Virtual care and the real world impact

Virtual care and the real world impact

by Sean Ruck, Contributing Editor | April 24, 2018
From the April 2018 issue of HealthCare Business News magazine

Dr. Nick van Terheyden is well-known in the realm of healthcare technology. He is a former Chief Medical Officer for Dell, an in-demand speaker, a popular blogger, author and a physician. He has also contributed articles to HealthCare Business News in the past. With all that said, it’s always great to catch up with him to get his take on a variety of topics. In this case, we spoke at length about the ongoing evolution of virtual care and what it means for hospitals, physicians, patients and the financial wellbeing of all.

In van Terheyden’s opinion, virtual care has advanced in recent years, but it still has a long way to go to reach its true potential and the process has been slow. “I wrote an article 15 or 20 years ago saying speech recognition has been two years away for the last 10 years and it’s still two years away. It’s not true with speech recognition anymore, but certainly with virtual care, there’s been a long promise of it. I talked with someone deeply invested in it. They had a similar precept that ‘this is the year’ and we’ve been hearing that for a long time,” he said.

The challenge initially, according to van Terheyden, was creating the technology that could deliver the experience at the level it’s needed. “Because of the lack of bandwidth, the capabilities of the technology, was really rather limited. I’ve seen visionary pieces that date back to the ‘50s even that made sense, but the architecture wasn’t there. We were waiting for the technology. I think the technology is unquestionably here today and capable,” he said.

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“I would say I practiced telemedicine with my mother for years. And what was telemedicine? Well, that was Facetime, it was Skype, it was whatever the visual interaction was. And it wasn’t official telecare to be clear, it was with my mother, but I’m a physician and it she ultimately a patient as well and I can’t switch off that interaction even though it’s a family member. And I would do everything that’s typically done in a virtual care visit, which is observe, interact, look at what’s going on in the surroundings.”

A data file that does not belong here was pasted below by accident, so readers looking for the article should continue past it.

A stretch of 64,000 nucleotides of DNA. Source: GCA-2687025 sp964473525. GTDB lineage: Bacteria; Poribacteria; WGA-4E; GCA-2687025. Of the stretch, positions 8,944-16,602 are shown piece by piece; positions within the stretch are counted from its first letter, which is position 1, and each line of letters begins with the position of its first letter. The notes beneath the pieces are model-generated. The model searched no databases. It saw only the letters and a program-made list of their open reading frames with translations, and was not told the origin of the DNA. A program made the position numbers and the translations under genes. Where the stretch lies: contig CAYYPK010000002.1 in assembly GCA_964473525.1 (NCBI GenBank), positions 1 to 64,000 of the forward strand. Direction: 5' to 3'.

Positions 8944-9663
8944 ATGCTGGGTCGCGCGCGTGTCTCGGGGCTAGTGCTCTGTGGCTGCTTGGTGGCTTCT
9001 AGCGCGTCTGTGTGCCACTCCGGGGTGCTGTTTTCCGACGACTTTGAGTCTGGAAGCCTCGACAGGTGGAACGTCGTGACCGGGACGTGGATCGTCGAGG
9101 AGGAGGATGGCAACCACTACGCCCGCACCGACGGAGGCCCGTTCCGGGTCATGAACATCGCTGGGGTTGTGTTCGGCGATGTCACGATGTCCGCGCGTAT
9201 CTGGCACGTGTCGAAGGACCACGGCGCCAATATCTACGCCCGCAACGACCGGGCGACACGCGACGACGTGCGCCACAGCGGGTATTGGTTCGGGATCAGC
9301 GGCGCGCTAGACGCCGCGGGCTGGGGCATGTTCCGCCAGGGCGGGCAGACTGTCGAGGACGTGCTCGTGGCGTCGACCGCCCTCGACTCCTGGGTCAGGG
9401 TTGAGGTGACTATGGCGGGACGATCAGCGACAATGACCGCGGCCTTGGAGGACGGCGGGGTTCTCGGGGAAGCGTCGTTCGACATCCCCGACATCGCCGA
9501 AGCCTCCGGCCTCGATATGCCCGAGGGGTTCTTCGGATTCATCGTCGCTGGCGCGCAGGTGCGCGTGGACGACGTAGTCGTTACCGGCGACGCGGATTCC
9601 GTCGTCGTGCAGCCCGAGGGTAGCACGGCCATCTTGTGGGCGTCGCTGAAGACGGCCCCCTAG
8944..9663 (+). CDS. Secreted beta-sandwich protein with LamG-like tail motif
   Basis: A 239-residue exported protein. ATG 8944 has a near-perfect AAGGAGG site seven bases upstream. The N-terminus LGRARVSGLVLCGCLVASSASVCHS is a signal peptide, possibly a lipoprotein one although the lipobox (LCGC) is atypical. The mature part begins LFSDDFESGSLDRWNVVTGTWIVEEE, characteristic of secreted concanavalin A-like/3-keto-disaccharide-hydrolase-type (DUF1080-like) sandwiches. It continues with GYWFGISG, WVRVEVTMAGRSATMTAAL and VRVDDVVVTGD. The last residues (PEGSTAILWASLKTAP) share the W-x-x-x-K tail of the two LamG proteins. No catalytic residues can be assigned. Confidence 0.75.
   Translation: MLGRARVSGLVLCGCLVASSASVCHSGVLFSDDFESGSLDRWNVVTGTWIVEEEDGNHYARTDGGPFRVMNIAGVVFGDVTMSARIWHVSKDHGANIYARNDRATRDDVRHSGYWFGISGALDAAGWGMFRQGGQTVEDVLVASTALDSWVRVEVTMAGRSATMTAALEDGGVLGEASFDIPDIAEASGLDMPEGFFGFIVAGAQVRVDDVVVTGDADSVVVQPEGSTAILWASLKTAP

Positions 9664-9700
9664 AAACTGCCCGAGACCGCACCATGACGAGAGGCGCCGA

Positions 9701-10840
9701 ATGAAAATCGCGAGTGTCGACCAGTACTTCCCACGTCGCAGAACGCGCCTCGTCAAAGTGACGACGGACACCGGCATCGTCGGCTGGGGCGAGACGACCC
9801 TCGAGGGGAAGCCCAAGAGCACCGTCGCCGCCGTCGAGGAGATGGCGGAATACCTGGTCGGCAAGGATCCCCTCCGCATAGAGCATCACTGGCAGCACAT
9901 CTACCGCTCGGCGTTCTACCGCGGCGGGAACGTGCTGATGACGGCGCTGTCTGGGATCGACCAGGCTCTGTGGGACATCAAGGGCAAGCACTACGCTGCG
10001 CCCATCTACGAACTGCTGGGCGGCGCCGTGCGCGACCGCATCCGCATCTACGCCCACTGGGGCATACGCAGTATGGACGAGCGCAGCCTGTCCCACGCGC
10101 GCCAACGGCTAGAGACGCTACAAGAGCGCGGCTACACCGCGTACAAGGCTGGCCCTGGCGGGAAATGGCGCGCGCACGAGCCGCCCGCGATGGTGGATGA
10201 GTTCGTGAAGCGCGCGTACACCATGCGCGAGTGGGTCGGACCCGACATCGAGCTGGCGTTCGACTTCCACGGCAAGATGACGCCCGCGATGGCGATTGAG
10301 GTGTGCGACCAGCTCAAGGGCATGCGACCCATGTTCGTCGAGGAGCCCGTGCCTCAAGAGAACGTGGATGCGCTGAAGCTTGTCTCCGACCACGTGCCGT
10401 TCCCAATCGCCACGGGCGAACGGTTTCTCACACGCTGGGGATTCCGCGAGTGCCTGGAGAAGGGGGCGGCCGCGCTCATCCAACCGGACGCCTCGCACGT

Decades have passed from the visionary pieces of the ‘50s and it’s been slow going, but a more recent snapshot (or selfie?) shows the evolution occurring much more quickly now. Consider that the iPhone just celebrated its decennial in September of last year and you’ll get a better understanding of just how fast things have moved. “It was shortly thereafter that we started to see the visual interaction. The front-facing camera and then Facetime,” van Terheyden said.

So the technology moved forward and hit its stride, but the regulatory hurdle was still ahead. Partly, in van Terheyden’s opinion, it was a matter of protectionism. For instance, he saw little professional rational why a doctor in New Jersey couldn’t treat a patient visiting Colorado in cases where the technology can support the interaction at the proper level. “The medicine I practice in New Jersey is not different to that in Colorado,” he said.

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